This exploratory study seeks to understand whether an arts event designed with/by/for disabled people (the InterACT Disability Arts Festival in New Zealand) has the potential to create revolutionary futures, defined as those which help determine new paths, make the future less fearsome and allow more positive outcomes.
A qualitative approach was taken in this study. Interviews were carried out with ten disabled event attendees, two support workers, one family member, four event volunteers, two activity providers and the main event organiser of the 2019 festival. Active participant observation was also used to collect data. Deductive thematic analysis was used to determine themes and subthemes in the material.
The findings suggest the case study arts event does help to create revolutionary futures for disabled attendees through disrupting the narratives of disability, making sense of lives lived and changing lives yet to be lived.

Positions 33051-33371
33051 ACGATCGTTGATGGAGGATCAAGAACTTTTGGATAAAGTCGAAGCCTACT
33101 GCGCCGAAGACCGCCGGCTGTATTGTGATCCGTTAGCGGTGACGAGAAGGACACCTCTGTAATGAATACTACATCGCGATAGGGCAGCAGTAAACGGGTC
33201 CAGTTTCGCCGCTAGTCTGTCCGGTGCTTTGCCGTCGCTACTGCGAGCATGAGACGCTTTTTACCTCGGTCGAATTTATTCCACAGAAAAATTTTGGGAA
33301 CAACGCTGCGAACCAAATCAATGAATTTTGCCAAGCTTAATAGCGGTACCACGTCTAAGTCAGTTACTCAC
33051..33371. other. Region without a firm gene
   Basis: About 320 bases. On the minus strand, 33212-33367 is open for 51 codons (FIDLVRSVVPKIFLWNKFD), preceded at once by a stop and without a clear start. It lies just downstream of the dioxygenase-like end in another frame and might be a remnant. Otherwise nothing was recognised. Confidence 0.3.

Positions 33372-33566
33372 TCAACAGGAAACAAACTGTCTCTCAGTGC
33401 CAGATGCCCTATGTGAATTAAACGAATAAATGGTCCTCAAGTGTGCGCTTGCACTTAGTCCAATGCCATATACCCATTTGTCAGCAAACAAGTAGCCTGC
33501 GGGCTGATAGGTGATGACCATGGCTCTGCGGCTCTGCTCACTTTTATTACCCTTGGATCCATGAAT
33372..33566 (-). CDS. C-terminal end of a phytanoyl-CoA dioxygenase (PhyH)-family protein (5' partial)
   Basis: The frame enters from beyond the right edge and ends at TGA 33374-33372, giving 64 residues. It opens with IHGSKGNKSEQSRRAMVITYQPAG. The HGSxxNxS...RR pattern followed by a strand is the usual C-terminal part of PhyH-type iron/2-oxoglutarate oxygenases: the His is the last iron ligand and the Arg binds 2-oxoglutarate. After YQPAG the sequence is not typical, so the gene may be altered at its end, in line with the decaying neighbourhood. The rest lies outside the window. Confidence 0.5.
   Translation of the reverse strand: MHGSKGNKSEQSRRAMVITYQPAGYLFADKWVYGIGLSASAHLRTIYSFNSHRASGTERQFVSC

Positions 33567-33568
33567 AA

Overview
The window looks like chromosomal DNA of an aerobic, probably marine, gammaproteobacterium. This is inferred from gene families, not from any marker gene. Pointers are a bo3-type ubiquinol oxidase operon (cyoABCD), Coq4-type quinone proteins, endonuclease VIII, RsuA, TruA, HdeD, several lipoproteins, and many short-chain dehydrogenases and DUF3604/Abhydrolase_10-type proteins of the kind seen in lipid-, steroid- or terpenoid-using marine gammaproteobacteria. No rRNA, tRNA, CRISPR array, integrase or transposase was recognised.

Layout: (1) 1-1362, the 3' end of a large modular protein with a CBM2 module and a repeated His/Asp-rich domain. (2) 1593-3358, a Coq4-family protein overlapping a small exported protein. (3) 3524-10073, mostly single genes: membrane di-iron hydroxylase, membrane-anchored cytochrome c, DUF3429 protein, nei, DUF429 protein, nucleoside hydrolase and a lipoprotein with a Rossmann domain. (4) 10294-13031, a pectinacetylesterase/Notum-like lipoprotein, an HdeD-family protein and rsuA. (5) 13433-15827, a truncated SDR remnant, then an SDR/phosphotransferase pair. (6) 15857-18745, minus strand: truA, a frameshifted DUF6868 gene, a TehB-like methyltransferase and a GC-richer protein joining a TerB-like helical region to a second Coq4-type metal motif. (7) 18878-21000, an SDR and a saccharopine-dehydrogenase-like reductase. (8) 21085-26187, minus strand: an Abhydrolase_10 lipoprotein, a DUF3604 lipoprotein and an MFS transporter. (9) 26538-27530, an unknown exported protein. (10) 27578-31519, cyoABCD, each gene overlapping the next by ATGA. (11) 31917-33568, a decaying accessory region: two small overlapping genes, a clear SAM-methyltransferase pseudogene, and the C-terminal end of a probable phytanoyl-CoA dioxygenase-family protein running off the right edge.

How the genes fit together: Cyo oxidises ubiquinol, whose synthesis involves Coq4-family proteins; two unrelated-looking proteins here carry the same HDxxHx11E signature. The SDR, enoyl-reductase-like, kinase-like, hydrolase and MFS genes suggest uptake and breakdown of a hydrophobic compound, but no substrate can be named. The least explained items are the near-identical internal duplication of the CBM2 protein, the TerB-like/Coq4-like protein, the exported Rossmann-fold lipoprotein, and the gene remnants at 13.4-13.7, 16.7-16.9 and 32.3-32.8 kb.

Limited windows of opportunity were available to interact with attendees, and just 17 in-the-moment interviews were conducted. However, the findings still have value as data saturation was reached. A “revolutionary futures” conceptual framework is presented to understand the nexus between disability worlds and events and thus amplify the benefits for attendees.
Research carried out to date has provided much-needed understanding about the challenges facing disabled people at events, but this study turns this deficit approach around to focus on the opportunities provided by event participation.
Funding: This research project was supported by a Leisure Studies Association (UK) grant.
Walters, T. (2022), "The InterACT Disability Arts Festival: creating revolutionary futures?", International Journal of Event and Festival Management, Vol. ahead-of-print No. ahead-of-print. https://doi.org/10.1108/IJEFM-04-2022-0024
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